My Macbook Air was making an odd, straining, whirring noise, like the hard drive was protesting being worked so much. You'll have to force my clawed hands to scrape against these brick walls if you want another file written. My hubby took it to the Apple Store in Santa Rosa for repair and they're holding it hostage... I mean, storing it... until probably Tuesday when the part "should" come in.
There is a large blank spot on my desk now. My major writing tool is missing and I am forced to use the PC in the living room, which is where I do most of the business work for Medusa's Muse anyway, so it shouldn't be that big of a deal. But it is. I cannot work on my novel here. I can barely work on my blog. This is the desk where I do the bookkeeping and inventory for my press, not where I feel creative.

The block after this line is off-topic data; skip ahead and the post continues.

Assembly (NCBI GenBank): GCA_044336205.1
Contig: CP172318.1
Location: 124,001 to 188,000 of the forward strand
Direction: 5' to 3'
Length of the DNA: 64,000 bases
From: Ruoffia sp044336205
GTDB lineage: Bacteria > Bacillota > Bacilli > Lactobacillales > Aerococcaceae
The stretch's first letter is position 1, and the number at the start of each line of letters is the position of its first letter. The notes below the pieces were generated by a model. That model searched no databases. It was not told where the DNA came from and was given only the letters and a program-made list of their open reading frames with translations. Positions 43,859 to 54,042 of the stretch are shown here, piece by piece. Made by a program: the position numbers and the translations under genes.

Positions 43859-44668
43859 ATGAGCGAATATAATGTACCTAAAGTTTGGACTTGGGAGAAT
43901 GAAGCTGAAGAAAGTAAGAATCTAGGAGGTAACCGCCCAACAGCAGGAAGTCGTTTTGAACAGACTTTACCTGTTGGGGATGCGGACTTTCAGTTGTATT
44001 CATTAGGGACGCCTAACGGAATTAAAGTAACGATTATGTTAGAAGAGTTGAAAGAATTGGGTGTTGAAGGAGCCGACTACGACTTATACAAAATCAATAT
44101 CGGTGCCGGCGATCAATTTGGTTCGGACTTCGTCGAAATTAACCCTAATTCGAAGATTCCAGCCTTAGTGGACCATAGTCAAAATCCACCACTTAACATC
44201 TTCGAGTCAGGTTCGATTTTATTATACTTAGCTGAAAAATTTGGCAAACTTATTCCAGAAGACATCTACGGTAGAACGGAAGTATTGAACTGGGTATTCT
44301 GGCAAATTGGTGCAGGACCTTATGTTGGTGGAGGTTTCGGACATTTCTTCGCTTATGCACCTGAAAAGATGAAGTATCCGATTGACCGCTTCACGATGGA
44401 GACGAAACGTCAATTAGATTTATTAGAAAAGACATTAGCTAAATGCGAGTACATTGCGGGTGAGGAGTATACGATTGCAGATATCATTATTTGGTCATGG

The tools we choose to help us create become a part of us. I am attached to the feel and sound of my keyboard as I type, the angle of the screen, the particular glare of the desk top as I work. I love how light my computer is, how portable and sturdy, how its shiny metallic surface gleams when the sun pours onto my desk in the late morning.
My Macbook air was a Christmas gift from my hubby last year and I'm saddened it already needs work; granted, it was a refurb (no way could we afford a new one). I'm also surprised at how attached I am to it, like it's a new car or my favorite pair of comfortable shoes. I don't usually get this attached to things, but I am in love with my Macbook, loving the furtive glances of laptop users as I whip out my ultralight in the cafe and don't even bother plugging it in. I can type for over three hours just on the battery. Yep, Dell laptop users, go ahead and sulk in jealousy.
To add insult to injury I've caught the flu. I can't lie in bed with my Macbook and surf the net or work on a short story. Nope, I'm forced to sit up at the PC Tower to work on my blog.
Perhaps this is revenge of the Dell laptop genie. I shouldn't have gloated so much.